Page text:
Food & Drink

Biden Administration To Help Secure Food Supply Chains

The USDA had a tough learning experience from the Covid-19 pandemic. The food supply chain, already a house of cards, was exposed in all of its fragile glory at the expense of millions of Americans. Never again, they say.

In response to the problems which disrupted the supply chains — from increased prices for consumers to billions in losses for farmers — the Biden Administration will be allocating $4 billion to strengthen these ties through the Build Back Better initiative.

In a call to reporters, White House officials stated that the administration had created a task force, of which Secretary of Agriculture Tom Vilsack is a co-chair, aimed at tackling the near-term bottlenecks which are constricting construction, transportation, semiconductor production and agriculture.

“The new effort will strengthen the food system, create new market opportunities, tackle the climate crisis, help communities that have been left behind, and support good-paying jobs throughout the supply chain,” said the USDA in a statement. “Through the Build Back Better initiative, USDA will help to ensure the food system of the future is fair, competitive, distributed, and resilient; supports health with access to healthy, affordable food; ensures growers and workers receive a greater share of the food dollar; and advances equity as well as climate resilience and mitigation. While the Build Back Better initiative addresses near- and long-term issues, recent events have exposed the immediate need for action. With attention to competition and investments in additional small- and medium-sized meat processing capacity, the Build Back Better initiative will spur economic opportunity while increasing resilience and certainty for producers and consumers alike.”

In a news conference, Vilsack said that he believes the funds would start to be allocated within a year. However, he did not specify as to how it would be dispersed among the areas of food processing, distribution, production and marketing. It is believed that individual states could add their own funding to the mix in addition to the $4 billion being allocated by the USDA.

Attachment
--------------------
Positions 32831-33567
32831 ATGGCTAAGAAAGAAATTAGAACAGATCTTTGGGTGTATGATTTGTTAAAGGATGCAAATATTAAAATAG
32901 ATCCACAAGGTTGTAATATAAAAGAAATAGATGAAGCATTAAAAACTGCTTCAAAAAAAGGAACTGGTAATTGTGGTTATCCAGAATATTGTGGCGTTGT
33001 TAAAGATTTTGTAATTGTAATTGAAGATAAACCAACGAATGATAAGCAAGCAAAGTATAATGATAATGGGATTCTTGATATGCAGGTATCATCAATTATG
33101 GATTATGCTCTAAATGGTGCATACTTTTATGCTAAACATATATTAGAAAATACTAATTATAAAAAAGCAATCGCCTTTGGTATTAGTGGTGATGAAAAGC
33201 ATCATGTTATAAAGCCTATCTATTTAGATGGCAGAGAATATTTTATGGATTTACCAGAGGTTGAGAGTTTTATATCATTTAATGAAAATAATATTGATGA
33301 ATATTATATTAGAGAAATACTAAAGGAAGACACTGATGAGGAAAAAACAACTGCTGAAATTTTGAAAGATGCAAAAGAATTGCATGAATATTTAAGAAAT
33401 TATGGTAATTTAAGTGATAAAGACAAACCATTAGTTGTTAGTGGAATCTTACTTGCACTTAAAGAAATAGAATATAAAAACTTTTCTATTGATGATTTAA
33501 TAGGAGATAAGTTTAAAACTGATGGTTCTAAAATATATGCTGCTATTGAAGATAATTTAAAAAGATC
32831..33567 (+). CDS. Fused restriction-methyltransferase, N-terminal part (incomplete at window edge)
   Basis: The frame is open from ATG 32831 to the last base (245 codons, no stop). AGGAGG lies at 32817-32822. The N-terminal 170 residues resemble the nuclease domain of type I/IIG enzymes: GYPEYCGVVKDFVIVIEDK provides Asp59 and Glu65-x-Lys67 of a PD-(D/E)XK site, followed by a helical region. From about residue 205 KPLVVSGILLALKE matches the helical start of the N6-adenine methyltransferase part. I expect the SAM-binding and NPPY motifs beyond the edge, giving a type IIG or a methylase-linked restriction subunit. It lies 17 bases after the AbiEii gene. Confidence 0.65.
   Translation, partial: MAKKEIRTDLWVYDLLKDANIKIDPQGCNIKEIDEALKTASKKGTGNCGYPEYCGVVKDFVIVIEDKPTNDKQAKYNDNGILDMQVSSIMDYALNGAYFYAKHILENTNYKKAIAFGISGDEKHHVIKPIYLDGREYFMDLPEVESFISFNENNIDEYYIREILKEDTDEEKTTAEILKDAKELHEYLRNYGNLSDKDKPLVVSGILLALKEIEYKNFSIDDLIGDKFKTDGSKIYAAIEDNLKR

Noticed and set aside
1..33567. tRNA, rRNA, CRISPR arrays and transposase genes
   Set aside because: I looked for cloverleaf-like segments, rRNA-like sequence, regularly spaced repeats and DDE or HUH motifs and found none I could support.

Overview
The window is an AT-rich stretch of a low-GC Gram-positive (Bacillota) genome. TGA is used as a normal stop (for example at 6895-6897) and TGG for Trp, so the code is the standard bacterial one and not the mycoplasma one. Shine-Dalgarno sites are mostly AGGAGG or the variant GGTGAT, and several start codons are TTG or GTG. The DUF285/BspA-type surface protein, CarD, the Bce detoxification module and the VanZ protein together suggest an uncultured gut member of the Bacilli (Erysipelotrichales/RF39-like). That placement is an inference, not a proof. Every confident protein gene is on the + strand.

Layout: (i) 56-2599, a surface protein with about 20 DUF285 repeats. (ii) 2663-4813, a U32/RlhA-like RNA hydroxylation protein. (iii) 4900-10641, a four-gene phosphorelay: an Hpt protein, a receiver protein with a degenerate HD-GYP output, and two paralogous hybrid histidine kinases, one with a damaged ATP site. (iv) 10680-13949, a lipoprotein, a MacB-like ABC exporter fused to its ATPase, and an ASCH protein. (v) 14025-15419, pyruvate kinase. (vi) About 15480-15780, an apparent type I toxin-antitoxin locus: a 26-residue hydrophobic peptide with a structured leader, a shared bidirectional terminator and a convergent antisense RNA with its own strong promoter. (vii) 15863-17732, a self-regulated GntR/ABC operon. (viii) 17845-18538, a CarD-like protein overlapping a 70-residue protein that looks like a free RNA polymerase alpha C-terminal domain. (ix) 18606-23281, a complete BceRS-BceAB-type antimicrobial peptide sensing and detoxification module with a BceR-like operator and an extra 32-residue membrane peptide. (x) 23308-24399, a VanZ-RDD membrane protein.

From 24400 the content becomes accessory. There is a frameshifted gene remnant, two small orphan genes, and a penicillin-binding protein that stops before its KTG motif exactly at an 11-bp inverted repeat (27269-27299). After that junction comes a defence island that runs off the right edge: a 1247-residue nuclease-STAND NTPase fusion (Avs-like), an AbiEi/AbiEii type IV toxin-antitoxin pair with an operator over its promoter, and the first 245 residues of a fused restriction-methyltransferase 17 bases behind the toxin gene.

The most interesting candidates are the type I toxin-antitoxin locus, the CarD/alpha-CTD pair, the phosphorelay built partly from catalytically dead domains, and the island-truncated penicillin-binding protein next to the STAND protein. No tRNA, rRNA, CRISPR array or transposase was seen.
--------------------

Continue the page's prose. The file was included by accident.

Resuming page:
“The pandemic laid bare the significant challenges facing small- and medium-sized producers and processors up and down the supply chain,” said Eric Deeble, policy director of the National Sustainable Agriculture Coalition. “This significant funding should be used to address the fundamental causes so that the Administration can follow through on their promise to ‘build back better’ and create a more resilient, just, and equitable food system. NSAC members look forward to working with USDA to ensure that they do.”

Another part of the initiative, says the agriculture department head, would to seek greater transparency in livestock prices and increase competition among processors “with attention to how certain types of conduct in the livestock markets and the meat processing sector have resulted in thinly-traded markets and unfair treatment of some farmers, ranchers and small processors.”

This week’s announcement comes on the heels of a $1 billion investment to support food banks and other anti-hunger organizations which provide emergency food aid to Americans in need. That funding is also backed by the Build Back Better initiative.

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